The effect of violence prevention strategies on nurses’ perceptions of workplace safety

Source avec lien : Havaei, F., Macphee, M., & Lee, S. E. (2019). The effect of violence prevention strategies on perceptions of workplace safety: A study of medical-surgical and mental health nurses. Journal of Advanced Nursing, Prépublication.

Cet article explore la relation entre des stratégies spécifiques de prévention de la violence et le sentiment de sécurité au travail du personnel infirmier en santé mentale ou dans des unités médico-chirurgicales. (Article en accès restreint)


To explore associations between specific violence prevention strategies and nurses’ perceptions of workplace safety in medical‐surgical and mental health settings.


Workplace violence is on the rise globally. Nurses have the highest risk of violence due to the nature of their work. Violence rates are particularly high among US and Canadian nurses. Although multiple violence prevention strategies are currently in place in public healthcare organizations in British Columbia, Canada, it is unknown whether these approaches are associated with nurses’ perceptions of workplace safety.


This is an exploratory correlational design using secondary data.


Using data obtained from a province‐wide survey of nurses between March 2017 ‐ January 2018, this study included 771 nurses from medical‐surgical and 189 nurses from mental health settings. Data were analyzed using ordinal logistic regressions.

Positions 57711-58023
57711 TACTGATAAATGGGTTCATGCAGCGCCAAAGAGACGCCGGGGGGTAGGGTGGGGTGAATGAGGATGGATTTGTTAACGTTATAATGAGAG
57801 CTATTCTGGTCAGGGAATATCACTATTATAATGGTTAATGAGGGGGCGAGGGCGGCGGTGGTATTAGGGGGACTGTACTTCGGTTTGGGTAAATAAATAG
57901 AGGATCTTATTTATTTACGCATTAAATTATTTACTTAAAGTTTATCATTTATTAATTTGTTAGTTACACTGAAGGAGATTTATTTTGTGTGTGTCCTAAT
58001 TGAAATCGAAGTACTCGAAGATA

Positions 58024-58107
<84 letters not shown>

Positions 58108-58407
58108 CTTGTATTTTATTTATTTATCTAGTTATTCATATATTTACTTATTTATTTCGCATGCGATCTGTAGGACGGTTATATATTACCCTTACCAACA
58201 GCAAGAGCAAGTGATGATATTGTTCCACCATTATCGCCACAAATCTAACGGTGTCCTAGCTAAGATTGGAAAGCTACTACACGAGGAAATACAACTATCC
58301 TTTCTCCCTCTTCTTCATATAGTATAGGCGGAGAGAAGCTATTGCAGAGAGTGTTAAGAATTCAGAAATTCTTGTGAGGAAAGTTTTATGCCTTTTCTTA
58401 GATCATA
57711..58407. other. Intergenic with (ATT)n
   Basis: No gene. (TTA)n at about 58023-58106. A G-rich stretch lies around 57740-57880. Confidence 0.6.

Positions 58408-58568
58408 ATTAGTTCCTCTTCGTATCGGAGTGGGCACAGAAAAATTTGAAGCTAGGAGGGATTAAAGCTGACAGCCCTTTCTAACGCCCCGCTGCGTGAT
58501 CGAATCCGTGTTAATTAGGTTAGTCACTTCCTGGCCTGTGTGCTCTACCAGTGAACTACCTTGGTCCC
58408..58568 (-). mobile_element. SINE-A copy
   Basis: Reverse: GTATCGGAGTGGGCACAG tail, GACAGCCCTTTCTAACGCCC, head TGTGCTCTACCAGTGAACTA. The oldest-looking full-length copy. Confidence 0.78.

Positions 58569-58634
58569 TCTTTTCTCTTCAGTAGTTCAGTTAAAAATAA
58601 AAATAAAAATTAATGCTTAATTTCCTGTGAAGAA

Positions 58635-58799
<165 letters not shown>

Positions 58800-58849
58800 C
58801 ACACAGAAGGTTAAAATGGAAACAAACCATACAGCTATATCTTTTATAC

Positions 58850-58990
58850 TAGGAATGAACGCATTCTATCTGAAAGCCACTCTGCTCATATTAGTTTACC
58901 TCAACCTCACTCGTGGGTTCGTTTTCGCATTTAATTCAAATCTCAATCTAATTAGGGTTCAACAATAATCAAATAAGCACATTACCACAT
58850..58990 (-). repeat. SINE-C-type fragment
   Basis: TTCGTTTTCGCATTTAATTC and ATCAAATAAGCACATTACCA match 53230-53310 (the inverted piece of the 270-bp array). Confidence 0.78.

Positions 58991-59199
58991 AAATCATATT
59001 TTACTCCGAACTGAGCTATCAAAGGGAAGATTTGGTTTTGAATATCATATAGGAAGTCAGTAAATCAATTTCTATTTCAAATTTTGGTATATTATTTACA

For medical‐surgical and mental health nurses, greater perceptions of workplace safety were related to employers listening to them with respect to violence prevention strategies. Nurses in both settings were more likely to feel safe when they were not expected to physically intervene during a code white situation. Medical‐surgical nurses were more likely to feel safe when code white incident reviews were conducted and fixed alarms were used. Mental health nurses were more likely to report feeling safe when they had enough properly trained code white responders on their unit.


Nurse‐employer engagement is critical to nurses’ perceptions of feeling safe at work. Engagement opportunities include nurses’ involvement in discussions about appropriate violence prevention strategies, collaborative debriefing after violent incidents and co‐development and updates of patients’ behavioral care plans.

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